Wednesday, April 11, 2007

Tokyo re-elects nationalist governor

Source: CNN.

April 8, 2007

TOKYO, Japan (AP) -- Tokyo's outspoken nationalist governor was re-elected Sunday despite his waning popularity, signaling Japan's acceptance of its resurgent right wing.

Shintaro Ishihara, once seen as a contender for prime minister, is known for his criticism of China, North Korea, foreigners, immigrants, women -- and even the French language. He has ignited outrage by ordering public school teachers in Tokyo to sing Japan's national anthem at school functions or face punishment.

"Tokyo residents' good sense brought this result," a beaming Ishihara told supporters at campaign headquarters after Japanese media reported he was certain to win citing exit polls, securing his third four-year term.

Ishihara, 74, received 50.1 percent of votes, while the runner-up was trailing at 30.3 percent with 99.22 percent of the total votes counted as of early Monday, the Tokyo Metropolitan Government said on its Web site.

Sunday's vote came ahead of nationwide parliamentary polls in July and was seen as a test of support for Prime Minister Shinzo Abe, also known for his hawkish and nationalist stance.

Since taking office in September, Abe's conservative government has bolstered Japan's international military role and amended the constitution to require schools to teach patriotism.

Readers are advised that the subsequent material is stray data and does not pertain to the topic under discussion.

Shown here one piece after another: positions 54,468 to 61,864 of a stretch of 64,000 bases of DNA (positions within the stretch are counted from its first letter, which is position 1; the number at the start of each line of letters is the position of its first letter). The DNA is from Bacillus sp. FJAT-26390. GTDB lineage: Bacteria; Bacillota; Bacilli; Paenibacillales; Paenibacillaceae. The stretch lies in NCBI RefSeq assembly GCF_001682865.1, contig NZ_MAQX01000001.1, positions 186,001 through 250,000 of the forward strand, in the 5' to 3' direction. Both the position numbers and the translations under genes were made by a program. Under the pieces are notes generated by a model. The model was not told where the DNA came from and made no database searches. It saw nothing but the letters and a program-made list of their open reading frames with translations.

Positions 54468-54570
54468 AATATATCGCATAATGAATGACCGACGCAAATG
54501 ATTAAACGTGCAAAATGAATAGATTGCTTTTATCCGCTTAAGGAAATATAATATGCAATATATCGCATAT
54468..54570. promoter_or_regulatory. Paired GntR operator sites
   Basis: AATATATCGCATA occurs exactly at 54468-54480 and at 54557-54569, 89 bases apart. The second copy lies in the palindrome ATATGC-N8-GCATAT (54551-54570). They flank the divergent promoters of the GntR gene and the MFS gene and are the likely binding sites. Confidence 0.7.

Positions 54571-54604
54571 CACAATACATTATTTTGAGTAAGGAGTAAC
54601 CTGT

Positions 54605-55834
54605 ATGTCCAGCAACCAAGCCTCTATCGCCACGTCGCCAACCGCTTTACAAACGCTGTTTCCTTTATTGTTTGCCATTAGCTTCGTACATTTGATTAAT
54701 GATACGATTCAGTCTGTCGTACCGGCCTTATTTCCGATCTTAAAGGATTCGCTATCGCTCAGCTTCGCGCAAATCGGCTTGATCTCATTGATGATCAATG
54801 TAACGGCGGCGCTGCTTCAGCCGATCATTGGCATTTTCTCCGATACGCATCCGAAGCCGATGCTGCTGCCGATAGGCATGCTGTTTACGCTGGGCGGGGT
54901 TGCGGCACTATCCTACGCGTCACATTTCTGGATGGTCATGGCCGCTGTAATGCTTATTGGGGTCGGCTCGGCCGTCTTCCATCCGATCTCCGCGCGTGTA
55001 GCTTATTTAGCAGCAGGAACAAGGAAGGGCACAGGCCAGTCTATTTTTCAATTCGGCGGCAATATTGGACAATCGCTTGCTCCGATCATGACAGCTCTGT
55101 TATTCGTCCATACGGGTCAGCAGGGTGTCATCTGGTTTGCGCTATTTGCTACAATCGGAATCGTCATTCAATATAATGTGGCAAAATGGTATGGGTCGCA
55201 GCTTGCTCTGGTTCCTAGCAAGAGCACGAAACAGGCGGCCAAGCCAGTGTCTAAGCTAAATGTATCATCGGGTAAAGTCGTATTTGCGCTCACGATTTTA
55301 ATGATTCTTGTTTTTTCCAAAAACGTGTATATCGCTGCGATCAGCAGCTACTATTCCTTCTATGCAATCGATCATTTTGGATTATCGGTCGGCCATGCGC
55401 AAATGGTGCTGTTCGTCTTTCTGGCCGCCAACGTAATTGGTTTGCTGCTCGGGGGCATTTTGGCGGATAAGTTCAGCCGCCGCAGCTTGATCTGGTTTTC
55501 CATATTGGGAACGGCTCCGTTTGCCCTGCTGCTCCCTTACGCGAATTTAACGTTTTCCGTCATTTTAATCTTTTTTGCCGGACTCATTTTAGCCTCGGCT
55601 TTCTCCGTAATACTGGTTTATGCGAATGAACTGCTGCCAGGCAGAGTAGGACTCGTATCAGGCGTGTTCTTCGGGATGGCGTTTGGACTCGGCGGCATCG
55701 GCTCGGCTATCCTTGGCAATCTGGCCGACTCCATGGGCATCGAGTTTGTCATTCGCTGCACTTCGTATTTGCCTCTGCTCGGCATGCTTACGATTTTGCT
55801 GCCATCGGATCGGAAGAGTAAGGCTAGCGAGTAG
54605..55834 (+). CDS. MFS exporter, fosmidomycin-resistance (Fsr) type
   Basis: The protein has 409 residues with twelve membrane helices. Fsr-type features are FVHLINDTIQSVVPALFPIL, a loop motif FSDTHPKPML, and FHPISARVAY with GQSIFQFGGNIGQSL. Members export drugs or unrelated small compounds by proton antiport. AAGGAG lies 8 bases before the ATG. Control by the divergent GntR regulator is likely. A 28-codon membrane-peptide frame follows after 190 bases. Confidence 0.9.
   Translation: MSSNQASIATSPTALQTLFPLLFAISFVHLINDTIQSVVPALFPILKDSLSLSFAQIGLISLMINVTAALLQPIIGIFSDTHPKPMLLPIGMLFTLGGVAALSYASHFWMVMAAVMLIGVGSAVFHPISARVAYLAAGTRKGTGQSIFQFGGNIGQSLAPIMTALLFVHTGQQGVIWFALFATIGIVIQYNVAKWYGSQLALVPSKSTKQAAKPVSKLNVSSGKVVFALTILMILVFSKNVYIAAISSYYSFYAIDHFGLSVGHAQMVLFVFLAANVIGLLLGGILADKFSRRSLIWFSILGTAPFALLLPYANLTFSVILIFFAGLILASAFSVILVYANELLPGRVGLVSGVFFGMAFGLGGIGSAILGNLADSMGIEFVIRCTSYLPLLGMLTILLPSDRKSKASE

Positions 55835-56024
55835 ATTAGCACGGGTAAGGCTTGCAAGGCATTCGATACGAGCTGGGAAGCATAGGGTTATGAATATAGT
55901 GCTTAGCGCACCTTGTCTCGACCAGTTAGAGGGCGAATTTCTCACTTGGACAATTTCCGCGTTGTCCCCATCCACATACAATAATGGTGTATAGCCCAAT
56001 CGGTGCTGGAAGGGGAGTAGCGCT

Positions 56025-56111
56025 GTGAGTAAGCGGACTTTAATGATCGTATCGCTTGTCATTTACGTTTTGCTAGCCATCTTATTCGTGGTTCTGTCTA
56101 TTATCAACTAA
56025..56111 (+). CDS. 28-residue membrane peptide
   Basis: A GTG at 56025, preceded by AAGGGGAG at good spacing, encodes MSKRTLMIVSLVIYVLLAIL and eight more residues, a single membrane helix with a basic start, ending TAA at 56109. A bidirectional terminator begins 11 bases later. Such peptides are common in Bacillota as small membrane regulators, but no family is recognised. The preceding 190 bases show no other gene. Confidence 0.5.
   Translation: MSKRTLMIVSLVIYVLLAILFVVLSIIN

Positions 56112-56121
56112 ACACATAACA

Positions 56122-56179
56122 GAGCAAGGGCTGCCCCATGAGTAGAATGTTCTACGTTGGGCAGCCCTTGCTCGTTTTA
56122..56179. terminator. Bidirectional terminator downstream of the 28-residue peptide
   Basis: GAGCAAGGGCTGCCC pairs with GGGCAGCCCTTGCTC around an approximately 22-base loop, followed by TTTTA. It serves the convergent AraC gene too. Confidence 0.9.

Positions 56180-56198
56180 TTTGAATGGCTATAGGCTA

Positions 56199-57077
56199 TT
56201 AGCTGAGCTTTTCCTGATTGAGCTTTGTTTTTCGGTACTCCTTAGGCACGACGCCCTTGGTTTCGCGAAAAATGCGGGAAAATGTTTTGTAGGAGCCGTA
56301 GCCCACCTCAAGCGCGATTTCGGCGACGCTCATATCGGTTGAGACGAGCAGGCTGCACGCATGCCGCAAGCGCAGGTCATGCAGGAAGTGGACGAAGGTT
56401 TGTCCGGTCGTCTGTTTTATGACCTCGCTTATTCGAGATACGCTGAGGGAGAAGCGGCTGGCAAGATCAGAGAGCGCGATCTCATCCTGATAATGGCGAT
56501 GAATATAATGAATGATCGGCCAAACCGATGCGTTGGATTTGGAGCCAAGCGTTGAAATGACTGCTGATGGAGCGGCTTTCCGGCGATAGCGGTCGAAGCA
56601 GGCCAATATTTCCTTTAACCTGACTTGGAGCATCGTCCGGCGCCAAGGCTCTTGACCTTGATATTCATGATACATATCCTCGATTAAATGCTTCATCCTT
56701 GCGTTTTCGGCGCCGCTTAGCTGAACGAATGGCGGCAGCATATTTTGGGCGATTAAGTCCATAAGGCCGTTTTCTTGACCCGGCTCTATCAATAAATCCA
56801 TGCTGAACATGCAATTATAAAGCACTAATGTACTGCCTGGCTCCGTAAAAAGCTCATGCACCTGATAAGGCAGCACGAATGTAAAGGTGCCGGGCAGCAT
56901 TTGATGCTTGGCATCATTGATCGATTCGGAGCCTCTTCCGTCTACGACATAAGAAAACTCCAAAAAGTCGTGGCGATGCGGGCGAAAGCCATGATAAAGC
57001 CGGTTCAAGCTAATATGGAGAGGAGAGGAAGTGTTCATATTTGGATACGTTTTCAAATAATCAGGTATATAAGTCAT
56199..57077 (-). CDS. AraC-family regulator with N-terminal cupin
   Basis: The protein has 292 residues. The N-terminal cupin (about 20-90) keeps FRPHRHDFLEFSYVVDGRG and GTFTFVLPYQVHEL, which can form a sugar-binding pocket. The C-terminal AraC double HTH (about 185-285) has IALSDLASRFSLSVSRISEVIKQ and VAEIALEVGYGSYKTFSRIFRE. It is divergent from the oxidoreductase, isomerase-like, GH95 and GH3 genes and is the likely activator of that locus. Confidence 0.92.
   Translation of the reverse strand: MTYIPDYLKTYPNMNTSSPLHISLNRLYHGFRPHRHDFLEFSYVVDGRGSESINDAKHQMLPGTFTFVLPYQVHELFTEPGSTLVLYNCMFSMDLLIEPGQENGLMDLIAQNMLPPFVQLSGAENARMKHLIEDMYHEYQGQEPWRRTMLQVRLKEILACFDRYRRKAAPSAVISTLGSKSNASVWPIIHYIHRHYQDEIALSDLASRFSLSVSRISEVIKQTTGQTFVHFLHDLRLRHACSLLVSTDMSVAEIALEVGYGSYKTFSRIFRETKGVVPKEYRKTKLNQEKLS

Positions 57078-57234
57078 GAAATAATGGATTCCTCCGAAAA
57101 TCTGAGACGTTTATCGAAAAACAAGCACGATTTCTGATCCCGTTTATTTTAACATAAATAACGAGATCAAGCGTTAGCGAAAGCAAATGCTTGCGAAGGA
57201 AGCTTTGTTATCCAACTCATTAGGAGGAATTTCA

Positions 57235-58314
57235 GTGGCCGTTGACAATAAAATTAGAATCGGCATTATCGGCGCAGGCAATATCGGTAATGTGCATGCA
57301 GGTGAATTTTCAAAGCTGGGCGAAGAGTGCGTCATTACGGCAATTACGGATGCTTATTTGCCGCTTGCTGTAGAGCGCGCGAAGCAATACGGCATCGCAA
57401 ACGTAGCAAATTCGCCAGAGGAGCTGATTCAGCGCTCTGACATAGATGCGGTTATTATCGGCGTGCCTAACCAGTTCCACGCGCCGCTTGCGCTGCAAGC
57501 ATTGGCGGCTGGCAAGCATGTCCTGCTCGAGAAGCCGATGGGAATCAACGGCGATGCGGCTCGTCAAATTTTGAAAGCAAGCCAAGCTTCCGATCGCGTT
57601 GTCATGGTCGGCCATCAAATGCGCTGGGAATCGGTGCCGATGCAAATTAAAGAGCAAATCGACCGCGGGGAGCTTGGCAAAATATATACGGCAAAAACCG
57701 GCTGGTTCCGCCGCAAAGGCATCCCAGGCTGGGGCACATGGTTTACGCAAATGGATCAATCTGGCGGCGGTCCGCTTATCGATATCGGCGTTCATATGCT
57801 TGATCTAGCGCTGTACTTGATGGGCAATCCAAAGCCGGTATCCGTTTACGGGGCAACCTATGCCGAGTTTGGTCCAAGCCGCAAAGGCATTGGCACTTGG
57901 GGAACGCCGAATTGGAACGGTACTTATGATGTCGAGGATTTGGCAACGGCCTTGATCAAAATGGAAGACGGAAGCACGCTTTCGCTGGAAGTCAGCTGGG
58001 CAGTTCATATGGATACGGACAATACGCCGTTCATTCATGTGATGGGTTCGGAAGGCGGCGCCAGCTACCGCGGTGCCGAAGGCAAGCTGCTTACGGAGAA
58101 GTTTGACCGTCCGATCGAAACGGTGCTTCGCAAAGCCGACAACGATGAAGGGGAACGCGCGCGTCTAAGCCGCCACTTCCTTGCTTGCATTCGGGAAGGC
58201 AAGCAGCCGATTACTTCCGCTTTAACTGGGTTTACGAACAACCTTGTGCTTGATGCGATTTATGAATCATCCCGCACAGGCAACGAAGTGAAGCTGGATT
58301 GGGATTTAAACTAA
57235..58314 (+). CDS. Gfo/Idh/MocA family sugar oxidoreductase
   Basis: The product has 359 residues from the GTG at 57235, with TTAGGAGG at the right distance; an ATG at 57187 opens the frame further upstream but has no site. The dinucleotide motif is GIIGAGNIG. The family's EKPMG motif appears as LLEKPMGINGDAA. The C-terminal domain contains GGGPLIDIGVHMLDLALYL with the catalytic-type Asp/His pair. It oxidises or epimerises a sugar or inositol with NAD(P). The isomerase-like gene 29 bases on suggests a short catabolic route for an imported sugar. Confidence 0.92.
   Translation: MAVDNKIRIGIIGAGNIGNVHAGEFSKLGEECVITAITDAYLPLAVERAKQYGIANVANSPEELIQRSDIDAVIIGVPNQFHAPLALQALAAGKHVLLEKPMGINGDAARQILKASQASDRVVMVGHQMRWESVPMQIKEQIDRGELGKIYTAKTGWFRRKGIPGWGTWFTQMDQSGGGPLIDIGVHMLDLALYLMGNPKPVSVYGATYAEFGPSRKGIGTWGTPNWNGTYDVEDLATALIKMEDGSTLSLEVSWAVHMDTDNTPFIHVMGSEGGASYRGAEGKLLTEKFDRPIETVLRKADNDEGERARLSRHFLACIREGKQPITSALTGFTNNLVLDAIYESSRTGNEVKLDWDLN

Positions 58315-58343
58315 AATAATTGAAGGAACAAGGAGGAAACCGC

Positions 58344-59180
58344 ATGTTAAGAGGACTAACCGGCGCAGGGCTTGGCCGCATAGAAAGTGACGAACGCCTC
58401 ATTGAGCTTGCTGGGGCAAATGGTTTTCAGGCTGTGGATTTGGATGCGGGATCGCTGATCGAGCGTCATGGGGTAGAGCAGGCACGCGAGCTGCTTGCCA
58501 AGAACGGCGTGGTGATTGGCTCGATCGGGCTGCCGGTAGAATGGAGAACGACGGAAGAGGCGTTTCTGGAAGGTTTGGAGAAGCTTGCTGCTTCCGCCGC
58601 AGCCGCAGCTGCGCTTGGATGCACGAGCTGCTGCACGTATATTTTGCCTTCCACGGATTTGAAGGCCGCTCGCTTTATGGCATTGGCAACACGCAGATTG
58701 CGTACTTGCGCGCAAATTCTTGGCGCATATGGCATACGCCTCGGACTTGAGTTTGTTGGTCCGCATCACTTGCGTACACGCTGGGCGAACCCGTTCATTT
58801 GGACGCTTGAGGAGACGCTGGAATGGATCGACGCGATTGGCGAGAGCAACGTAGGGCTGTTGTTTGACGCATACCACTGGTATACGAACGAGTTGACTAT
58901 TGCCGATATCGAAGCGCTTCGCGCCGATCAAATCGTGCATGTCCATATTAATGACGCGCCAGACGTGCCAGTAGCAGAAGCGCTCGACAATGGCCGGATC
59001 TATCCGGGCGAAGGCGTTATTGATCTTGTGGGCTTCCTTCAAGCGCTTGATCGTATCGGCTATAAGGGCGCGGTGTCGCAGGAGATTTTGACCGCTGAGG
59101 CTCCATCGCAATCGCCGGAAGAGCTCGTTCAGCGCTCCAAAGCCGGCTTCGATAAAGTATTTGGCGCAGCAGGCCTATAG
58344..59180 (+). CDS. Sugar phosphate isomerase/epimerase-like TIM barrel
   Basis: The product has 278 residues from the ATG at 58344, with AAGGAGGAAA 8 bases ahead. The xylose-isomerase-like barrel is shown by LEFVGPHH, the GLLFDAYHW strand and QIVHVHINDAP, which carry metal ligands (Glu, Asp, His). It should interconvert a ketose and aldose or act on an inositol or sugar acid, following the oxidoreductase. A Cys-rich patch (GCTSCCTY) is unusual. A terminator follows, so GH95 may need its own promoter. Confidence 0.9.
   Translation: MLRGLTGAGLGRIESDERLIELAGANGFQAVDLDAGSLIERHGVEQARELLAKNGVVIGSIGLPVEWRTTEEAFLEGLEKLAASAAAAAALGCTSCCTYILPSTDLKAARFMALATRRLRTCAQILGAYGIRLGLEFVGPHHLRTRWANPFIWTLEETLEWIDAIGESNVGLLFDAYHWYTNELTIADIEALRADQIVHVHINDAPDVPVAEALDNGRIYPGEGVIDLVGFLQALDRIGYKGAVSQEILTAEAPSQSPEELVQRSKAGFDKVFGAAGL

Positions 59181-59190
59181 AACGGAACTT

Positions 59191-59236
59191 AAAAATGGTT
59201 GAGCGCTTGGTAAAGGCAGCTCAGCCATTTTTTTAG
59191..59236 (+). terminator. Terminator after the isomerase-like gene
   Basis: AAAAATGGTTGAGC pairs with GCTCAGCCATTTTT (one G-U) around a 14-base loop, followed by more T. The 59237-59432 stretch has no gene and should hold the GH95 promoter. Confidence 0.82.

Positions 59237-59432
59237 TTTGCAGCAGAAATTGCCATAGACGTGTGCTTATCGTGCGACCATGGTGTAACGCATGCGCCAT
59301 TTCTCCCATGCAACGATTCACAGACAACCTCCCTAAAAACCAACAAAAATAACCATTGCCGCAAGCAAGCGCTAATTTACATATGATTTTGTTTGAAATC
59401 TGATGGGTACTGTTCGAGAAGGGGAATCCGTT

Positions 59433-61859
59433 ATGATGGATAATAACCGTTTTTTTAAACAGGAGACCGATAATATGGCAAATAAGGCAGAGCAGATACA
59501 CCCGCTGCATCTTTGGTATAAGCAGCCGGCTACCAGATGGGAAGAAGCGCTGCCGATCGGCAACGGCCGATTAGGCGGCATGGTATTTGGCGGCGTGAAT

Tokyo was among the 13 regions that held gubernatorial elections Sunday.

Three newcomers backed by Abe's ruling Liberal Democratic Party won, public broadcaster NHK said, giving a boost to Abe's popularity, which has been slipping recently.

Though he won, Ishihara's take in the vote was smaller than the 70 percent he garnered in 2003, underscoring voters' discontent amid allegations of cronyism and expense-fund abuse. But the LDP and its coalition partner, New Komeito, gave him support during the campaign while Shiro Asano, his major rival, was backed by the opposition Democratic Party.

Some voters said they preferred to stick with Ishihara rather than choose someone new.

"There were some scandals during his eight years," said Akinori Otake, 32, an engineer who said he voted for Ishihara. "But he didn't do anything so terrible, either. It's better to keep things as they are now, rather than taking a chance with another person."

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